Rodriguez said that he expected that Baylor “absolutely” would have some seniors from this year’s team return for 2021, given that option. But he also thinks that as many as 4-7 players could be drafted, which would give them a decision to make. In addition to junior shortstop Nick Loftin, arguably the team’s top draft-eligible prospect, Rodriguez said that senior pitchers Paul Dickens, Ryan Leckich and Luke Boyd, along with catcher Andy Thomas, infielder/outfielder Mack Mueller and outfielder Davion Downey have a shot to get selected.

In the meantime, Rodriguez and his staff are staying in regular communication with the players. He FaceTimed with his upperclassmen on Sunday – “Just to kind of see their faces. I hadn’t seen them in a couple of weeks and I just wanted to make sure they’re doing OK, and make sure their spirits are OK,” Rodriguez said. The strength and conditioning staff has passed along workouts that players can easily do with minimal equipment while practicing social distancing at home. It’s still up in the air whether the players will be able to participate in the usual college summer leagues, but Rodriguez wants to make sure they’re prepared just in case.

“Once we know, it’ll be easier to make an educated decision,” Rodriguez said. “But right now you’re asking, ‘If this happens, then what? If this happens, then what?’ But some of those ‘ifs’ could be changed, could be tweaked. You can do this, but you can’t do that. So I told our guys, ‘Just enjoy your time, make sure you’re doing online classes, let us know if you need stuff.’ But once we get information, I’ll give you a call back and we’ll figure out what the next steps are.”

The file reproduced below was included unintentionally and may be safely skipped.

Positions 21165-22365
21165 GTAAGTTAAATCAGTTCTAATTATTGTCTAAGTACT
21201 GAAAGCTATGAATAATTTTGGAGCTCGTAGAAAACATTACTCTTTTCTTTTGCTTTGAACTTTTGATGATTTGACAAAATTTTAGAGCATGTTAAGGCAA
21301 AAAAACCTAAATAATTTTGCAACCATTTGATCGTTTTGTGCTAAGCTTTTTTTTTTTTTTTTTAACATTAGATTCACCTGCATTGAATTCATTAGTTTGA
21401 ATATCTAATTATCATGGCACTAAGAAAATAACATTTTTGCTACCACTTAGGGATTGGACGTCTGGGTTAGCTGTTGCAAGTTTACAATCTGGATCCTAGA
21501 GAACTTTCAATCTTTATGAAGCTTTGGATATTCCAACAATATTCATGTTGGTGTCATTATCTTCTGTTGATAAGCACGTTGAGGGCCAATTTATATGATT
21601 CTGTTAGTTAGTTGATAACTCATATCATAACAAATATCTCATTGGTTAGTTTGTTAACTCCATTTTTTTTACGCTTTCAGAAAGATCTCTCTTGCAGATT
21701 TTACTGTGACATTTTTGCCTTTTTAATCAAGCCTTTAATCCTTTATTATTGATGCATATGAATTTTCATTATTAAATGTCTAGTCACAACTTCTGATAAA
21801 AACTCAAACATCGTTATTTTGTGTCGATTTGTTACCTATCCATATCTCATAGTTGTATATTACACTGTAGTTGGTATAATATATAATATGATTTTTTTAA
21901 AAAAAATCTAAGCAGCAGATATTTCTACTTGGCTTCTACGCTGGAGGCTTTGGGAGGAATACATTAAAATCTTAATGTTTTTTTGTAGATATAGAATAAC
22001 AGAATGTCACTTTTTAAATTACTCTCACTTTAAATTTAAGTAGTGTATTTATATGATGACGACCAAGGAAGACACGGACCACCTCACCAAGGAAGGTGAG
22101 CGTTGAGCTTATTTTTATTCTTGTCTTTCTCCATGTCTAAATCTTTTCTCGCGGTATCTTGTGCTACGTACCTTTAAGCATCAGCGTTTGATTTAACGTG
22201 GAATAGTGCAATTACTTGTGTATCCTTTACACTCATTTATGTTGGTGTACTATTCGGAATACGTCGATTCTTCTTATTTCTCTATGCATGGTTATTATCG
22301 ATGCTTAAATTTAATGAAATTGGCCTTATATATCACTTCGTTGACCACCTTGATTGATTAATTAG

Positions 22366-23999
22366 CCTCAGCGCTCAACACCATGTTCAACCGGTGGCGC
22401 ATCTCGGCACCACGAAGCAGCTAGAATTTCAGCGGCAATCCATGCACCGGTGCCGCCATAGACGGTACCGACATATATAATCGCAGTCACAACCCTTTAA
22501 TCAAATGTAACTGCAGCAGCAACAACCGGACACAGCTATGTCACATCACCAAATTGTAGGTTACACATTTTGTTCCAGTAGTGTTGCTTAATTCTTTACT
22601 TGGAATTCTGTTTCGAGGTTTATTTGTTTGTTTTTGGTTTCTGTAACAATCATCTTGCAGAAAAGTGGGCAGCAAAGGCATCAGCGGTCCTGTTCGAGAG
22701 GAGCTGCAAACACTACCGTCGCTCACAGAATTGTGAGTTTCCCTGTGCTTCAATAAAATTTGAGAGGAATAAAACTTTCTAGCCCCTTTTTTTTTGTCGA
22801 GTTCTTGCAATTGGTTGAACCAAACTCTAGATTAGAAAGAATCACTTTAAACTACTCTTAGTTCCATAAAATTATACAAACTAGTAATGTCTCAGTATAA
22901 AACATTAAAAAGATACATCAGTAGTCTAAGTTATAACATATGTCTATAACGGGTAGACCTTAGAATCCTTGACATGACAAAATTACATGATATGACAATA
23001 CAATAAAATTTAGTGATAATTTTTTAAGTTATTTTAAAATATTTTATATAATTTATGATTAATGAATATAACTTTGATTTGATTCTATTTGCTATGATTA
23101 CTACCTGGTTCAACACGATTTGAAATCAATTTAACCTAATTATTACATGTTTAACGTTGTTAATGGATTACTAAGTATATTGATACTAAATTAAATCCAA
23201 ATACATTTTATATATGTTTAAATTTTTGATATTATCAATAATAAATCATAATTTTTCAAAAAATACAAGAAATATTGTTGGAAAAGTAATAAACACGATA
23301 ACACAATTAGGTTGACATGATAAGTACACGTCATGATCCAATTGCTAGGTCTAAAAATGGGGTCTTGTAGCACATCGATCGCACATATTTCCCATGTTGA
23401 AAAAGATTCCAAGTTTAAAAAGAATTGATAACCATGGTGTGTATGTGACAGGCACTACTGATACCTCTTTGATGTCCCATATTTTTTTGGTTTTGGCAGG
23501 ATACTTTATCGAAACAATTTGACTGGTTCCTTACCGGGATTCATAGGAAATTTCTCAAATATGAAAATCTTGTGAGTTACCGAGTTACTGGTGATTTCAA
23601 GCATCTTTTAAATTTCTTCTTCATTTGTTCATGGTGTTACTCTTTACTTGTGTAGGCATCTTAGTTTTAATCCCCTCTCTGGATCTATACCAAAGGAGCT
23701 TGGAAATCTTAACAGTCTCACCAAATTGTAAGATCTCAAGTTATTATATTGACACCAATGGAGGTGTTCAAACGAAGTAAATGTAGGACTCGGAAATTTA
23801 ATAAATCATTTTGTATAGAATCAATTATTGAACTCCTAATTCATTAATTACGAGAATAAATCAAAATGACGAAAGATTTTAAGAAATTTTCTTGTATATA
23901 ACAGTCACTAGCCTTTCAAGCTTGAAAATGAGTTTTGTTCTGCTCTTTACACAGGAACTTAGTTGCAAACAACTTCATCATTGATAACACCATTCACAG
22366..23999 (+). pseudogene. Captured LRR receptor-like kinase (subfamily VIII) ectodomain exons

Whether an abundance of the seniors return or not, Baylor’s 2021 season stacks up as a promising one. The Bears went 10-6 in their abbreviated 2020 campaign, highlighted by a perfect weekend at the Shriners College Classic in Houston with wins over SEC foes Missouri, LSU and Arkansas.

It’s a small sample size, but freshman centerfielder Jared McKenzie has the look of a burgeoning star. The Round Rock product hit a team-leading .406 with five RBIs, four stolen bases and no errors. Rodriguez also praised the versatility of freshman Kyle Nevin (.350 with two triples in 12 games), who had seen action at three positions (second base, first base, left field), and freshman left-hander Evan Godwin, who went 1-0 with a 5.50 ERA as a weekend starter. Another freshman, Will Rigney of Midway, pitched in just one game after recovering from a 2019 injury but is a hard thrower whose potential is limitless.

Like many of his coaching colleagues, Rodriguez was eager to see how his team would have performed in conference play and the NCAA tournament. But that ship has sailed, and the Bears have made their peace with it.

“I can’t say that it was as difficult as it was for our basketball teams, who were ranked in the top five and who had huge aspirations of at least going to the Final Four and making a run into March Madness,” Rodriguez said. “For us, I thought we were finally getting our feet underneath us and the carpet gets pulled out from under. But as I told our guys, these are unprecedented times, and I can’t say what’s right and what’s wrong. Because I don’t know. I just don’t know. If you save one life, if you help one person, then I think we’re doing the right thing.”